Baba

Baba Galleh Jallow

Paper presented at the 16th Annual International Leadership Association Conference
October 30 – November 2, 2014 / San Diego California

Baba G. Jallow, Creighton University, babajallow@creighton.edu

Some scholars de-contextualize Africa’s leadership and developmental crises by attributing them to the mistaken and untested assumption that Western theories and styles of leadership are not appropriate for African and other non-Western cultures. Geert Hofstede (1993) has argued that Western theories and styles of leadership are not appropriate for non-Western cultures. Hofstede claims that this is so because leadership studies theorists grew up in particular environments that inevitably limit the applicability and utility of their concepts of leadership to other environments. This proposition represents a form of theoretical exceptionalism and diminishes the globalizing potential of leadership studies scholarship. In this paper, I propose to demonstrate that situational, transformational, transactional, servant and other theories of leadership may usefully be applied to the study of African leaders. Using Ghana’s Kwame Nkrumah, the former Zaire’s Mobutu Sese Seko and South Africa’s Nelson Mandela as case studies, I argue that leadership studies theory is applicable to the study of leadership regardless of cultural idiosyncrasies. It is my contention that the problem lies not with the Western theories or styles of leadership per se, but with the nature of African leadership and the cultural context from which it emerges, within which it is embedded and within which it is exercised. Africa’s developmental failures reflect first and foremost a failure of leadership. And the theoretical exceptionalism that theories of leadership studies are not suitable tools of analysis for African leadership should be rejected in favor of experimentation.

One may be forgiven for observing that the vast amount of leadership studies literature reads as if leadership exists only in the west. Leadership studies scholars’ preoccupation with their immediate environments and audiences obscures the presence of other environments and audiences equally invested in solving leadership problems in their communities. Organizations and managers are studied as if they only exist in western societies and remedies are suggested that are specifically designed to solve problems in western leadership and organizational cultures. The “we” we encounter in so many works on leadership studies often refers to “we” westerners, not we human beings. The University of San Diego’s Professor Bob Donmoyer speaks of a certain culture of “regionalism” in leadership studies that urgently needs to be addressed. Not only is there a need for African leadership studies, Asian leadership studies, Latin American leadership studies and Middle Eastern leadership studies; western leadership studies scholars may find much that is useful in looking at other leadership and organizational cultures beyond their immediate spatial and academic environments.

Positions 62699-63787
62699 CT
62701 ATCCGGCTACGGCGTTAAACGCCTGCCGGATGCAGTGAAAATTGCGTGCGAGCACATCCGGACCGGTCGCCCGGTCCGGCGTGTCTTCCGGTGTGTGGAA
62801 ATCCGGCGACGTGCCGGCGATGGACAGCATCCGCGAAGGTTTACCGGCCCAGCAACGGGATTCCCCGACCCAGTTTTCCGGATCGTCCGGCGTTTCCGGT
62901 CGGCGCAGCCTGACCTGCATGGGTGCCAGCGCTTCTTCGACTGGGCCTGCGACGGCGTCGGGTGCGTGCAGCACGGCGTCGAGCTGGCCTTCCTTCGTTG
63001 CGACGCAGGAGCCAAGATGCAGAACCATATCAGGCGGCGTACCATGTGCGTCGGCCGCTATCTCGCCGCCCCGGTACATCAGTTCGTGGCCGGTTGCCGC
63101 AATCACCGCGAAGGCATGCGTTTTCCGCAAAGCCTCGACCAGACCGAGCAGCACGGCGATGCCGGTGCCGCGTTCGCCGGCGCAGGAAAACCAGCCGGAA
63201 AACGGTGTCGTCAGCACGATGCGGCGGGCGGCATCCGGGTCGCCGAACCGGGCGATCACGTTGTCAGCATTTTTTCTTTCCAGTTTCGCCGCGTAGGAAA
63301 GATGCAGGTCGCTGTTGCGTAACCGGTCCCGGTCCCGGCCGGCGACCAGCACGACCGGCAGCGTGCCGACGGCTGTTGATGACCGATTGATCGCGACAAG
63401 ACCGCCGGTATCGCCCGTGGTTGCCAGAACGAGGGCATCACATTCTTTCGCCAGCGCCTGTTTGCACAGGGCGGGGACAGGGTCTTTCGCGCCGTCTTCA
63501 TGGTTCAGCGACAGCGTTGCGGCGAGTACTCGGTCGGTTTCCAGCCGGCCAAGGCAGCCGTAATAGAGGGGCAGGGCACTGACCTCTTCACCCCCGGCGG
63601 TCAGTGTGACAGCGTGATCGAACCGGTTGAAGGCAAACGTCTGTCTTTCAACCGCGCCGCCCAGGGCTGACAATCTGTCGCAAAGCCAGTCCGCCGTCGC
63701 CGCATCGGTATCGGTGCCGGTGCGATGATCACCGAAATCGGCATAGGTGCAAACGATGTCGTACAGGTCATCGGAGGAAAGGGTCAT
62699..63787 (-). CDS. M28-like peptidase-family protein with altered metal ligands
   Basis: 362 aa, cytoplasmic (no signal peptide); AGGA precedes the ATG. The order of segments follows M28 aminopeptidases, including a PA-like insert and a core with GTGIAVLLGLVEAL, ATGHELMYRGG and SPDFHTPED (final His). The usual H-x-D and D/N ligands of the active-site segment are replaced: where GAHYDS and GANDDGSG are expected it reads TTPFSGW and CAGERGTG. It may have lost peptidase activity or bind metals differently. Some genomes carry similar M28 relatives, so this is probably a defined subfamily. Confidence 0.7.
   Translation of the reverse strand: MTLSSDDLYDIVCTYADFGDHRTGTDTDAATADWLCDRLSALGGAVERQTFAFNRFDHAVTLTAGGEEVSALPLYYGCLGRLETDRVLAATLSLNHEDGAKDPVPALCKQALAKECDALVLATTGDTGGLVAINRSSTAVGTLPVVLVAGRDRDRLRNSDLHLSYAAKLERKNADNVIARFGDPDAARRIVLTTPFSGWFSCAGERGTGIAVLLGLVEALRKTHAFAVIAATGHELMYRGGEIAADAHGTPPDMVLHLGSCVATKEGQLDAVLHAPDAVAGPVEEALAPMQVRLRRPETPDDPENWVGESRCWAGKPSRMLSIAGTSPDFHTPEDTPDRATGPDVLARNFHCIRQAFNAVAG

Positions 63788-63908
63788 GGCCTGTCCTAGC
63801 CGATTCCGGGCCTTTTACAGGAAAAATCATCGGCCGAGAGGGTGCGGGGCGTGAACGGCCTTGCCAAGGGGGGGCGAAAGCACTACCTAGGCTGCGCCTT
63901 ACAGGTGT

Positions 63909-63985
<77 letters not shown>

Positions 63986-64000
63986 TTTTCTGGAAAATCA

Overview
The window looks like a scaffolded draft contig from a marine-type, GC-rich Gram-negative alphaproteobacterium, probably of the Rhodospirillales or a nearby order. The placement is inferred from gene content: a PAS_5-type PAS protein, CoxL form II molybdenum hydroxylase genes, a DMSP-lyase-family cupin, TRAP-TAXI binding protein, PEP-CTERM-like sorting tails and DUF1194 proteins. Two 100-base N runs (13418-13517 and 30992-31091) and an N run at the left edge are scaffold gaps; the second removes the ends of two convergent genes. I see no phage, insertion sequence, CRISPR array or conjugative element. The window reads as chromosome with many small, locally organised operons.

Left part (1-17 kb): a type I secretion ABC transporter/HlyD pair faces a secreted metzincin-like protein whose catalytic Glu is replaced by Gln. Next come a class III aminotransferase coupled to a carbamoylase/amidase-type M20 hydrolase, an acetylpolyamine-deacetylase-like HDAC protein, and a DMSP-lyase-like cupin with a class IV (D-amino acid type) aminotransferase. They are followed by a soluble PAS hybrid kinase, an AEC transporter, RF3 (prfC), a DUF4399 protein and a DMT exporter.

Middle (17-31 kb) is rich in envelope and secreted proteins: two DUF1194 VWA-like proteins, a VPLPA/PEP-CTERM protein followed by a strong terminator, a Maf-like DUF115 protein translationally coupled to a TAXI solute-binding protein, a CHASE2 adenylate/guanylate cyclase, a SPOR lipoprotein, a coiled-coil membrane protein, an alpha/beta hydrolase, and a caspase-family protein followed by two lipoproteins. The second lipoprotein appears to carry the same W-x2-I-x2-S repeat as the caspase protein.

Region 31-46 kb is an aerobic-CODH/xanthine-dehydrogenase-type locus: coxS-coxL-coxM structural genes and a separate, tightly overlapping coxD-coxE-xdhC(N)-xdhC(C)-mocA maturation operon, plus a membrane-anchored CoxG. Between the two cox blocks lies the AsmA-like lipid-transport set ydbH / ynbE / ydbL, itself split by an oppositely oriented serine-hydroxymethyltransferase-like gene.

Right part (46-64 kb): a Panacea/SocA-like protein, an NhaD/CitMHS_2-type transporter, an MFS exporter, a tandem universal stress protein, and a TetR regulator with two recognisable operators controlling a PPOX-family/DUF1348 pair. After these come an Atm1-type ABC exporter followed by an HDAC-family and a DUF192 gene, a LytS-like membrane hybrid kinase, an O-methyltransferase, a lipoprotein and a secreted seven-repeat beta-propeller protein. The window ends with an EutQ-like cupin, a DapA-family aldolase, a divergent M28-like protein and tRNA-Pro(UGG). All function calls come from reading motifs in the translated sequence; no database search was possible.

Leadership is a universal human process. It is found in all human societies. Since human beings are essentially similar in all the ways that really matter, it follows that theories used to understand and explain human motivation and behavior in one part of the world may be used to explain human motivation and behavior in other parts of the world. Of course, no theory of leadership may be applied wholesale in any part of the world without taking into due account human differences and cultural idiosyncrasies. But overall, we can safely argue that as valid generalizations on human nature, theories of leadership apply to their subjects regardless of spatial or temporal differences. Once created, knowledge becomes a universal artifact that recognizes no boundaries.